Who would have thought a steady stream of shameless rhymes and groan-worthy puns could be such a hoot? But in the pitiless hands of playwright David Ives -- whose play "Venus in Fur" opens on Broadway later this fall -- there is payoff aplenty in this adaptation of "The Heir Apparent," a 300-year-old French farce by Jean-Francois Regnard.
Who would have thought a steady stream of shameless rhymes and groan-worthy puns could be such a hoot? But in the pitiless hands of playwright David Ives — whose play “Venus in Fur” opens on Broadway later this fall — there is payoff aplenty in this adaptation of “The Heir Apparent,” a 300-year-old French farce by Jean-Francois Regnard.
Show launches the 25th anniversary season of D.C.’s Shakespeare Theater Company. STC artistic director Michael Kahn commissioned Ives to translate and adapt the comedy by the seldom-produced playwright, overshadowed in history by Moliere. The assignment follows Ives’ well received adaptation for Kahn in 2010 of Pierre Corneille’s “The Liar,” another 17th century French comedy which, like “Heir,” was written in verse. Both are products of STC’s 7- year-old ReDiscovery Series that revives neglected classics.
Written in 1708, a year before Regnard died, “Heir” (“Le Legataire Universel”) was the scribe’s final and most successful play, praised for its gentle parody of French society within an appealingly zany plot hell-bent on drawing laughs.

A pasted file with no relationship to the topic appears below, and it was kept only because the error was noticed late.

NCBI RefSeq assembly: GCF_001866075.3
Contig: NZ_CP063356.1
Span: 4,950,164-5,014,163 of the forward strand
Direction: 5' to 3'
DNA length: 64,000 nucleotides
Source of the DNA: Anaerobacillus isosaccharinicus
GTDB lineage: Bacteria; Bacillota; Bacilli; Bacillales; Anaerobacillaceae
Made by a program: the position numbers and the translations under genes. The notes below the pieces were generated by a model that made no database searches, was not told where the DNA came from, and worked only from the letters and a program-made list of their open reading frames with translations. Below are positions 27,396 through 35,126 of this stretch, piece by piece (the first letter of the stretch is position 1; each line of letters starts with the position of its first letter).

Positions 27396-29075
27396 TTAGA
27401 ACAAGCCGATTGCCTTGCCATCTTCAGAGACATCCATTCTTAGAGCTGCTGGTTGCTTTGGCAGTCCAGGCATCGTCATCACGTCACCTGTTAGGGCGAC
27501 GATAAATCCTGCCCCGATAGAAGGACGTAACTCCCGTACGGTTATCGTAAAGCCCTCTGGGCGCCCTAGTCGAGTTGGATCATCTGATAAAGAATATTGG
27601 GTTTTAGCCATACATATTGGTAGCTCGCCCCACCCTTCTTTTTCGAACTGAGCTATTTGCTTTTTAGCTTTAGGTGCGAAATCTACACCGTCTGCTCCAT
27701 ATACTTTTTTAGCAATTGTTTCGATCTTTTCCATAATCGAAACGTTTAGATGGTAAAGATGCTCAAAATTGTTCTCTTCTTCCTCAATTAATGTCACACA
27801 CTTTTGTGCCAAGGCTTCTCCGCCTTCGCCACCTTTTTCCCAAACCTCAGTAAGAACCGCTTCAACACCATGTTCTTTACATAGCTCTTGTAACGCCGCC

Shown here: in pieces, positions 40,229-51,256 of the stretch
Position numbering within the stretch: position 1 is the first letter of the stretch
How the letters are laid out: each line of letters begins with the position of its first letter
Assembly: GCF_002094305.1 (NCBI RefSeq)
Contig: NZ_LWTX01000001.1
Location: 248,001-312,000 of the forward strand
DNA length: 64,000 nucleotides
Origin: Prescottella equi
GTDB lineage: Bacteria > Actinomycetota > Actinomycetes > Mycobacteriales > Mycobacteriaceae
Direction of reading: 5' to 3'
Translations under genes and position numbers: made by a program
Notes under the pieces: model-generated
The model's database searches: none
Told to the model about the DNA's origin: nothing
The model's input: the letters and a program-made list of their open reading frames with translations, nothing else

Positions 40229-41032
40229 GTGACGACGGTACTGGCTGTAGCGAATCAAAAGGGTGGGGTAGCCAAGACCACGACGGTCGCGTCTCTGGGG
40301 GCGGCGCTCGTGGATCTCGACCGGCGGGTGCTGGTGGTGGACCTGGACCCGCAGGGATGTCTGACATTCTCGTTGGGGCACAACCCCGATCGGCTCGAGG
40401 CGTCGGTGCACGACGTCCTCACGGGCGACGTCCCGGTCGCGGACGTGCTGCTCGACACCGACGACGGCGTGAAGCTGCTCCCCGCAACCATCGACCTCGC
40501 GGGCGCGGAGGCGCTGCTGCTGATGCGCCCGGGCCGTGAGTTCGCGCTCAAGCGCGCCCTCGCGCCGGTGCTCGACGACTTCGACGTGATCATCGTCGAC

In this decidedly low brow exercise, potty jokes are treated as high art in obvious contrast to the Shakespeare Theater’s standard fare. The impish Ives goes one step further by peppering the piece with modern America asides. “I’m just a soccer mom at heart,” concedes one character.
Set in an ornately disheveled drawing room designed by Alexander Dodge and lit to shadowy perfection by Philip Rosenberg, a wizened curmudgeon played by STC regular Floyd King has announced plans to draw up his will. Greed naturally assumes control of the busy household.
Rhyming couplets spew forth, the more tortured the better. “I don’t care what anybody says. I am a one-man Comedie Francaise,” boasts the scheming manservant Crispin (Carson Elrod) following a merry romp of disguises and high jinx. Elrod’s Crispin is the play’s prime comedic spark, ably assisted in his impromptu ruse by Andrew Veestra as the nephew and uncle’s apparent sole heir, and Kelly Hutchinson as a devious maid and Crispin’s girlfriend.
Precision timing and athleticism are among the attributes of Kahn’s fast-paced and entertaining production. Other highlights include delightful turns by Meg Chambers Steedle as the suffering bride-to-be, Nancy Robinette as her dowager mother and Clark Middleton as the vertically challenged attorney who reluctantly serves as everyone’s foil.
As with “Liar,” the clever “Heir” underscores the value of STC’s enterprising ReDiscovery series as a vital source for re-envisioned classics for today’s audiences.
The Heir Apparent
Crispin - Carson Elrod
Eraste - Andrew Veenstra
Geronte - Floyd King